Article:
Megaupload found Kim DotCom won't have to worry about the prospect of being shipped off to the United States to faces various charges related to the U.S. government's takedown of the popular file sharing and storage site. A New Zealand judge has pushed DotCom's extradition hearing to March of 2013. Naturally this will give DotCom more time to prepare for whatever lawyers for the U.S. government can throw at him.

3 comments | Read more

European Parliament Strongly Rejects ACTA

July 4, 2012 -

The European Parliament has officially rejected the controversial Anti-Counterfeiting Trade Agreement (ACTA). The Parliament voted 478 to 39 to reject the ACTA, which means that it will never be implemented in any member country of the European Parliament. The news is not surprising, given that five committees voted against the treaty leading up to the showdown on the floor of the European Parliament this week. It also didn't help that ACTA was negotiated in secret and citizens in various member countries protested against it because of its loose and murky language.

UK Lawmakers to Repeal Site Banning Provisions from the Digital Economy Act

July 2, 2012 -

Lawmakers in the United Kingdom seem to be having a change of heart about two key parts of an anti-piracy law. Lawmakers said at the end of last week that they plan to abandon legislative plans to block websites allegedly involved in distributing or sharing copyrighted materials.

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NZ Judge: Megaupload Founder's Property was Seized Illegally

June 28, 2012 -

A New Zealand Judge has handed a partial victory to Megaupload Founder Kim Dotcom today, ruling that part of the search and seizure that resulted in the shutdown and destruction of MegaUpload’s business and the arrest of Dotcom was illegal. The judge said that police went too far when they secured and then copied the contents of hard drives from some 135 computers under a "general warrant."

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Report: Anonymous Claims Responsibility for Japanese Government Web Site Attacks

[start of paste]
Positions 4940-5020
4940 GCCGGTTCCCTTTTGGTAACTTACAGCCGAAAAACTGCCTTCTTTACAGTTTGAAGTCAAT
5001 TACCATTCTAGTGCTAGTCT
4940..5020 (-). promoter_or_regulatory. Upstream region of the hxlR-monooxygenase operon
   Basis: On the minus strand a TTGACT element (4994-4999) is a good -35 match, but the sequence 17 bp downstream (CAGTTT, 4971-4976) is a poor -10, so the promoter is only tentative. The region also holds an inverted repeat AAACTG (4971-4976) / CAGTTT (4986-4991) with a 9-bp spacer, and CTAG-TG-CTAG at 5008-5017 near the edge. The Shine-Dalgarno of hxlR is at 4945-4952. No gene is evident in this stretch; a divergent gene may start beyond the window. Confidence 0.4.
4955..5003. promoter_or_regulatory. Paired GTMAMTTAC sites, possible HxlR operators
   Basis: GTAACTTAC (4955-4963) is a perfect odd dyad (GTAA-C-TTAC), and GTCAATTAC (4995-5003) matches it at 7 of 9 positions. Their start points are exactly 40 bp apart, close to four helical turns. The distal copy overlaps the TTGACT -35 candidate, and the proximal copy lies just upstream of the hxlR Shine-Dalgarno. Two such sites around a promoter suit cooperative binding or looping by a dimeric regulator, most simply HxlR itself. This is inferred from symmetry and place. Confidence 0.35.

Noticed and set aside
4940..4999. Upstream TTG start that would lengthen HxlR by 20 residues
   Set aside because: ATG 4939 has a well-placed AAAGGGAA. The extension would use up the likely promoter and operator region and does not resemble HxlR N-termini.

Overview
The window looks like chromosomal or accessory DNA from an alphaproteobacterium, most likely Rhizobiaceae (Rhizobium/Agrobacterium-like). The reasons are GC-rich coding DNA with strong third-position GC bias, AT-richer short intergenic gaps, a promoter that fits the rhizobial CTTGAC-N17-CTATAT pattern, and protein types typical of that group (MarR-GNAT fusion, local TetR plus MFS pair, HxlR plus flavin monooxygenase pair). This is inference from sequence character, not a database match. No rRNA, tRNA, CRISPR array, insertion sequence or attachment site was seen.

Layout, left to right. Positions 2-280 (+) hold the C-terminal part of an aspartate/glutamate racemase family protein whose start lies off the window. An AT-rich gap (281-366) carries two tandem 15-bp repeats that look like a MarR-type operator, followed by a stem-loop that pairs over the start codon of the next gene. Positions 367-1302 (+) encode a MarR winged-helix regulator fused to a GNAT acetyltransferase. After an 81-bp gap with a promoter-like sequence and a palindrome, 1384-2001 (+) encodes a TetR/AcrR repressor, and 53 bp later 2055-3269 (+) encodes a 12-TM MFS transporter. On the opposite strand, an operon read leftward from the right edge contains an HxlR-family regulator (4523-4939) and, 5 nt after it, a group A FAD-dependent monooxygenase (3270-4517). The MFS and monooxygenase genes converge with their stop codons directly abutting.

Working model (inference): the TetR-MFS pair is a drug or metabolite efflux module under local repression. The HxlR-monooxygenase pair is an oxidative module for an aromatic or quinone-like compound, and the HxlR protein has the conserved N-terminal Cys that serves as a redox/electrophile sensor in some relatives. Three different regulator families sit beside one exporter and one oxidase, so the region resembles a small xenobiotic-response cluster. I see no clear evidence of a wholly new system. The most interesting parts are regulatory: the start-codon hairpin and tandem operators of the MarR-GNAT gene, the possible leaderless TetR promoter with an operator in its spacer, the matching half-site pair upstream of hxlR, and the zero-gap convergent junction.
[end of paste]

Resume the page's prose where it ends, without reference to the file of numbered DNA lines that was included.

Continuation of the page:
June 27, 2012 -

Individuals claiming to be a part of the hacktivist group Anonymous have claimed responsibility for a series of cyber attacks on Japanese government websites. The websites for Japan's Finance Ministry, Supreme Court, and the DPJ and LDP political parties were taken down temporarily by attacks. The sites are now back online.

1 comment | Read more

Ofcom Releases Draft 'Three-Strikes' Guidelines for UK Internet Users

June 26, 2012 -

Ofcom, the regulations body in charge of media in the UK, has released details of a proposed plan that forces British ISPs to send warning letters to subscribers accused of copyright infringement by video game, music, film and other media companies. Under these proposed guidelines, individuals who receive three letters in a 12-month period would have their personal data, downloading and filesharing history handed over to the copyright owners to help them prepare for a lawsuit.

3 comments | Read more

Denmark's 'Pirate Package' Fights Copyright Infringement Without Punishing End Users

June 20, 2012 -

Denmark's government has decided that the best way to deal with illegal filesharing and piracy isn't by using letter-writing campaigns or punishing downloaders. After a long debate on the topic, the country has decided that the best course of action moving forward is to focus on the development and creation of better legal offerings for end users and education.

2 comments | Read more

Japanese Lawmakers Push for Criminal Penalties for Copyright Infringers with New Bill

June 20, 2012 -

According to a Wired report, Japanese politicians are pushing hard for a new law that would make it a crime to download or make unauthorized copies of copyrighted material. The new law would also make it illegal to use copyright circumvention devices. Those breaking the law could face up to two years in prison and a two million yen ($25,400) fine. We assume the devices being referred to are like the R4 used to copy DS games...

7 comments | Read more

Dotcom Lawyer: FBI Illegally Transferred Data from Megaupload

June 7, 2012 -

According to New Zealand publication Stuff, the FBI is on the defense after being accused in court by lawyers representing file sharing site Megaupload that it illegally exported data it seized from the company and its founder Kim Dotcom.

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Report: Some Microsoft Employees Enjoy Illicit File-Sharing

May 29, 2012 -

Whatever side of the issue you are on, it is never a good thing when a company that is seen as a major rights holder rails against piracy and file-sharing and then gets called out for ... piracy and file-sharing. Using the site YouHaveDownloaded.com, TorrentFreak has once again caught the employees of a major corporation engaging in the very thing that it publicly rails against and pays millions of dollars to fight.